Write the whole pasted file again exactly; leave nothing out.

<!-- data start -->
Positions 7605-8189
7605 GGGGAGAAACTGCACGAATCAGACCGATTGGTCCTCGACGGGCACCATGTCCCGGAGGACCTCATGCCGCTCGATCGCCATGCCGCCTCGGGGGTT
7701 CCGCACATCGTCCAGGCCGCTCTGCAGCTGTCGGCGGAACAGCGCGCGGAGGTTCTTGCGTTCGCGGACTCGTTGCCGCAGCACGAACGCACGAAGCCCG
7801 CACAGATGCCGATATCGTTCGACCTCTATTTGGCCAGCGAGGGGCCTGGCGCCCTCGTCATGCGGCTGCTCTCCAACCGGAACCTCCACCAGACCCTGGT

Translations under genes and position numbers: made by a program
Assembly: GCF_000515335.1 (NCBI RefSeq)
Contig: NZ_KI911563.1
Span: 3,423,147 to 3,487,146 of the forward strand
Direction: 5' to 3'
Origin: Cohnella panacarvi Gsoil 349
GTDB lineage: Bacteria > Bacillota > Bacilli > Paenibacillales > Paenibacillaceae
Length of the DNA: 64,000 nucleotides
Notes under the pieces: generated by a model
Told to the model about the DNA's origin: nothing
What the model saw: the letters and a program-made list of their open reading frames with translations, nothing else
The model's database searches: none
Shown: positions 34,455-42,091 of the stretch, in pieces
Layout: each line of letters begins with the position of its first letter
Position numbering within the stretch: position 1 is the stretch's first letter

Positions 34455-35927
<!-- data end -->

Positions 7605-8189
7605 GGGGAGAAACTGCACGAATCAGACCGATTGGTCCTCGACGGGCACCATGTCCCGGAGGACCTCATGCCGCTCGATCGCCATGCCGCCTCGGGGGTT
7701 CCGCACATCGTCCAGGCCGCTCTGCAGCTGTCGGCGGAACAGCGCGCGGAGGTTCTTGCGTTCGCGGACTCGTTGCCGCAGCACGAACGCACGAAGCCCG
7801 CACAGATGCCGATATCGTTCGACCTCTATTTGGCCAGCGAGGGGCCTGGCGCCCTCGTCATGCGGCTGCTCTCCAACCGGAACCTCCACCAGACCCTGGT

Translations under genes and position numbers: made by a program
Assembly: GCF_000515335.1 (NCBI RefSeq)
Contig: NZ_KI911563.1
Span: 3,423,147 to 3,487,146 of the forward strand
Direction: 5' to 3'
Origin: Cohnella panacarvi Gsoil 349
GTDB lineage: Bacteria > Bacillota > Bacilli > Paenibacillales > Paenibacillaceae
Length of the DNA: 64,000 nucleotides
Notes under the pieces: generated by a model
Told to the model about the DNA's origin: nothing
What the model saw: the letters and a program-made list of their open reading frames with translations, nothing else
The model's database searches: none
Shown: positions 34,455-42,091 of the stretch, in pieces
Layout: each line of letters begins with the position of its first letter
Position numbering within the stretch: position 1 is the stretch's first letter

Positions 34455-35927